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Juerg Feldmann

Fortiori Design LLC
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Posts: 1,530
 #1 
I like to  give here a reply on a very common question we are getting over the last few month.
  This may help many readers  to have some better ideas on what we    work towards.
  

Roger here some feedback to your interesting    email

 

“Hello, I am a strength coach working with flat-water kayakers. How can I assess, program, and monitor athletes using Moxy? Does it help me figure out lactate threshold? Do I program training's around heart rate or cadence that correspond with oxygenation at certain levels during an assessment? Cheers XYZi”

 

1. Water sports like rowing , kayaking  but as well swimming   may benefit  much more    by using NIRS/MOXY , than  many coaches for the moment   do not recognize.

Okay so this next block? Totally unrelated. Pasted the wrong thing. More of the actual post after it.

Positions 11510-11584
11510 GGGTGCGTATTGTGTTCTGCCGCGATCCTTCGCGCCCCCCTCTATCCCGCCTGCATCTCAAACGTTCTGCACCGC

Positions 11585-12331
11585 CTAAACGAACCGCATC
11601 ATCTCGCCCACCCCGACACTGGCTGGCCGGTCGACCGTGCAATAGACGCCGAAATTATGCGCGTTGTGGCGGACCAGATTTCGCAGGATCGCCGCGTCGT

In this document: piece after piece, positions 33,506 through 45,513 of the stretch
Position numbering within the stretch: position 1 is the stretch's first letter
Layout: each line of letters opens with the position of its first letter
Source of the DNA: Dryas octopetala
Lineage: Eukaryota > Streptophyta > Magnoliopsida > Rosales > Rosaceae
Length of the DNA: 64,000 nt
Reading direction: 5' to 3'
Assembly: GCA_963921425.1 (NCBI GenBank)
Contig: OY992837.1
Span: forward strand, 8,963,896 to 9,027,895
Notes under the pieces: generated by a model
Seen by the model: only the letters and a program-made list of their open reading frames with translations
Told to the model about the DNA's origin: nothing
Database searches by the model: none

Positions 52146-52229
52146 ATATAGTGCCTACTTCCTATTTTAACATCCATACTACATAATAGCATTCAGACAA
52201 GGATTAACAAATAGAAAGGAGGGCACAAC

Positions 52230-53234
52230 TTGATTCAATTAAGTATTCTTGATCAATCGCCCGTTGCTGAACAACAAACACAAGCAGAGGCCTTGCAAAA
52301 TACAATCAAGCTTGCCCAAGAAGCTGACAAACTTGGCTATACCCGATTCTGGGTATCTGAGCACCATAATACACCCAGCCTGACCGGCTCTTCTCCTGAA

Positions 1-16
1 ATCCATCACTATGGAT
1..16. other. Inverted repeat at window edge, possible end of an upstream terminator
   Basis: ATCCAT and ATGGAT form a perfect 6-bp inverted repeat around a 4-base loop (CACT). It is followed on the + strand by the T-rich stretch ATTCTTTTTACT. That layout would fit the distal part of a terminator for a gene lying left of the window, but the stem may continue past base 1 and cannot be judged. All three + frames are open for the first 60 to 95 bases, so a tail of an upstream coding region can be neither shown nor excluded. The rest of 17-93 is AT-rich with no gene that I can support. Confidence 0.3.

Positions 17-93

Why?  This are all sports (certainly rowing and Kayaking) where at the start you have to go hard to get the boats into surf    position to reduce water drag to a minimum. On the other side you have options (stroke rate versus stroke length and more, pretty much like in cycling with RPM and so on. MOXY will help to see, what is better at the moment and how I can change into what I may like to have. In a  4  men rowing  boat  we  may have  one member    who  will have a utilization problems  in a 40 stroke rate  due to an  occlusion build up  where  another member  may have a utilization problem due to   lower mitochondria density and vascularisation. So   both need a very different training intervention. In the past only an experience coach may have picked that up ( IF ).

 So here some short starter answers to the questions.

 

1. How can I assess

 In a race situation first and foremost. You like to see, what limits the race performance and then can plan from there.